I have an airplane ritual:
I always request tomato juice – with a lime. And if I have a meal with it and there’s salt and pepper, I salt and pepper my tomato juice. This isn’t a normal drink for me – just an airplane drink. This has been my drink for the past 3 years or so. Before that, it was ginger ale. I looked forward to it like I couldn’t get ginger ale anywhere else. I think I moved to tomato juice when I became more health conscious. Sometimes, when in the mood, I'll revert back to ginger ale. But I don't think I've drunk anything else on a plane besides those two drinks.
Some people think rituals are constricting or a little obsessive-compulsive, but I love them. They give me comfort, balance and a sense of control. Devotion to my rituals somehow clarifies my relationship to myself. It’s not a superstition; it’s just a simple reminder that grounds me in a reassuring way. Participating in my tomato juice ritual makes me happy and optimistic when I travel and connects me to previous travel memories.
One ritual that has only recently become apparent to me is the music I listen to when preparing a talk for church. It’s usually a two-day activity (I put a lot of research, preparation and rewriting into my talks).
I wrote a talk several years ago about the hymn “Lead Kindly, Light.” I wrote that shortly after I purchased the soundtrack to The Painted Veil which I listened to the whole time I wrote.
A couple years ago I wrote a talk on “Mystery”. It was then that I finally realized listening to music while I write is a ritual for me – but it’s more than just listening to music.
As I began to write my Mystery talk, I was listening to my iTunes on shuffle but my focus just wasn’t there. I tried to listen to The Painted Veil music again, but it just brought back memories of my last talk. This is when it occurred to me: I needed new music. Something I’d never heard before – something I could devote this talk to. So I went to the iTunes store and looked up some of my favorite film music composers and decided on Alexandre Desplat’s Lust, Caution (never seen it, but I loved his score to The Painted Veil). Miraculously, I was able to relax, focus and write my talk.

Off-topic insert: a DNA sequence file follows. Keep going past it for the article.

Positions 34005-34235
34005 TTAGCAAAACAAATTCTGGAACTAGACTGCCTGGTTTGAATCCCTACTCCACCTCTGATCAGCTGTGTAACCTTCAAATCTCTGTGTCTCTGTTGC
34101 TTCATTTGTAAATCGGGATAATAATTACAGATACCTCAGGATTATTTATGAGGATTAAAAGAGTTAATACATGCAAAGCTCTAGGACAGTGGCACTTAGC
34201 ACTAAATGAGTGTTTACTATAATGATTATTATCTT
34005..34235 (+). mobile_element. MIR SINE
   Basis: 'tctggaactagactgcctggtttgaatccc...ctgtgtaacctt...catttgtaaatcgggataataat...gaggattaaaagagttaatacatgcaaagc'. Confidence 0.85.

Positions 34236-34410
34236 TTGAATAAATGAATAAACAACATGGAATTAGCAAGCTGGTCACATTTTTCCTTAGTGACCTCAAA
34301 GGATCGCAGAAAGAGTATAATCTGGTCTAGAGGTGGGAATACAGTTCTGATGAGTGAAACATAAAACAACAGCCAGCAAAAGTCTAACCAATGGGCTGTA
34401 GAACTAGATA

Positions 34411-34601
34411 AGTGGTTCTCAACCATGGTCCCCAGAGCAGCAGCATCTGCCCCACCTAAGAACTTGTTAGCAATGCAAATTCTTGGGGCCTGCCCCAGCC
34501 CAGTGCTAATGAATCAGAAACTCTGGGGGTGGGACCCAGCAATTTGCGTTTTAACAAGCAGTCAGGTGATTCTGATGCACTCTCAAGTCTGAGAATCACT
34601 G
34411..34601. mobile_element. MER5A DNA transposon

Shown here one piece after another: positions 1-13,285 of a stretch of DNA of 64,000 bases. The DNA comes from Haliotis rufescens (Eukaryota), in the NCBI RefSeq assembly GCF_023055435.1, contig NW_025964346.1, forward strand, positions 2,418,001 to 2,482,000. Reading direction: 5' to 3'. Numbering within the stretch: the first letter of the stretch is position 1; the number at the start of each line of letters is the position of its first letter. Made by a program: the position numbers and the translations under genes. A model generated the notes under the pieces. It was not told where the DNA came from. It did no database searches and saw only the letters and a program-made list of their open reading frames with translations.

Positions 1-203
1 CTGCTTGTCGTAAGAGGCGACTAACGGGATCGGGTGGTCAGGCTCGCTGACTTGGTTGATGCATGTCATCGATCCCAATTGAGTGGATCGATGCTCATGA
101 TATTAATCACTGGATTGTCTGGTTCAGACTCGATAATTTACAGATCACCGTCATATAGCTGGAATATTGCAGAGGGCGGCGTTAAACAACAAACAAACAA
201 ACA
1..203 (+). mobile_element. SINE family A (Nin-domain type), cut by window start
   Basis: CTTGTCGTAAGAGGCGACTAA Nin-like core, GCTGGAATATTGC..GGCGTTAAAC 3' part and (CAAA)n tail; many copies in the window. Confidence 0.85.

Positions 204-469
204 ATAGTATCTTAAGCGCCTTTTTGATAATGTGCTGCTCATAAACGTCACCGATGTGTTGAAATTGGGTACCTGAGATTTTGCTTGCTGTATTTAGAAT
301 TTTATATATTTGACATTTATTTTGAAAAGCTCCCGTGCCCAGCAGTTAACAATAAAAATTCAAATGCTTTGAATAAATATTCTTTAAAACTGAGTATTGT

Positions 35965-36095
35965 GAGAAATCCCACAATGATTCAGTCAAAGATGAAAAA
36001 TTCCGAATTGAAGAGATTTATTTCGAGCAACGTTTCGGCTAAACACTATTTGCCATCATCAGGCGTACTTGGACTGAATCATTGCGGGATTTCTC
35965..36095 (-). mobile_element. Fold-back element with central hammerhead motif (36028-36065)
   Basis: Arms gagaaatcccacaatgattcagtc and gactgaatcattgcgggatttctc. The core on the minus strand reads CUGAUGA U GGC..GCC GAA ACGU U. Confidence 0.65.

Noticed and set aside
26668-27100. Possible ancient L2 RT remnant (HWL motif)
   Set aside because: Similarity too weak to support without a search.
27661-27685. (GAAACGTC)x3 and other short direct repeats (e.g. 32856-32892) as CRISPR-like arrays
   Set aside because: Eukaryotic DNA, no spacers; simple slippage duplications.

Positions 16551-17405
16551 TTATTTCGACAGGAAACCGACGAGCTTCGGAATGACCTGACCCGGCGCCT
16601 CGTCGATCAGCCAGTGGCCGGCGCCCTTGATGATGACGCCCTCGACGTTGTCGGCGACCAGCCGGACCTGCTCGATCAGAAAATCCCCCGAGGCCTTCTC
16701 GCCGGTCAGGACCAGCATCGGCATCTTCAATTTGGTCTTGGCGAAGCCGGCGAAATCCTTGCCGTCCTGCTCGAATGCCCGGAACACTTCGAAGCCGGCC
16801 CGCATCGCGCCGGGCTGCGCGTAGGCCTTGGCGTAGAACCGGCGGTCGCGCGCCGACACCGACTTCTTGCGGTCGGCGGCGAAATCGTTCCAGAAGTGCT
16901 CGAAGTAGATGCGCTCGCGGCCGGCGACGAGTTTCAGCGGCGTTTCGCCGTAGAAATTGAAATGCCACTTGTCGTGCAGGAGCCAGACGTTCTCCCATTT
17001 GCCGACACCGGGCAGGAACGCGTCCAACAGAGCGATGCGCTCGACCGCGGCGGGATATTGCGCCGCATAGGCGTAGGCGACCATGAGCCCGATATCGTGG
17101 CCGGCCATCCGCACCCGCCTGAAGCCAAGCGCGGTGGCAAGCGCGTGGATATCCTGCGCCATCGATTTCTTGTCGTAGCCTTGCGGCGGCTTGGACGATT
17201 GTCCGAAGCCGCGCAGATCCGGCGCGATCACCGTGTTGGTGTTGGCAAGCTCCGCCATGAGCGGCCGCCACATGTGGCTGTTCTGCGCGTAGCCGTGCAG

I realized this ritual actually began way back in college when I would write art history papers. I had a tendency to designate certain music to the topic and I listened to that music over and over again as I did research, outlined and wrote until my paper was done.
It all started when I wrote a term paper on William Merritt Chase. I wrote this when I was a sophomore. My dad let me borrow the computer in his office to write my paper. I looked through the CDs on his shelf and chose Finzi’s Eclogue for Piano and Strings (go ahead, listen to it while you read the rest of this post). There’s more music on that CD but I had that 10 minute piece on repeat. It was pastoral and springy and I wrote my paper in April so it was fitting.
The next year I wrote a paper on Geertgen tot Sint Jans “Nativity” and for that paper I listened to the Little Women soundtrack over and over. Part of that story is Christmassy and I wrote that paper in November and December so it was fitting.
I actually love this ritual. I love it because having done this, I’ve assigned specific memories to specific music. I have a mental musical journal of my writing method and how I can escape ruts and blocks and come out with a product I am satisfied with and proud of. It gives me stability and continuity and helps me work more effectively. It gives me focus and control and shape to my process.
I love that simply believing this ritual will help, makes it help – which makes the ritual take on a power of its own. I find that when I have another writing project coming up, I actually look forward to it because I begin to plan for it – I plan for the music I will choose and that magically makes the task a lovable one.
I should develop more rituals – maybe they will make more tasks and projects lovable.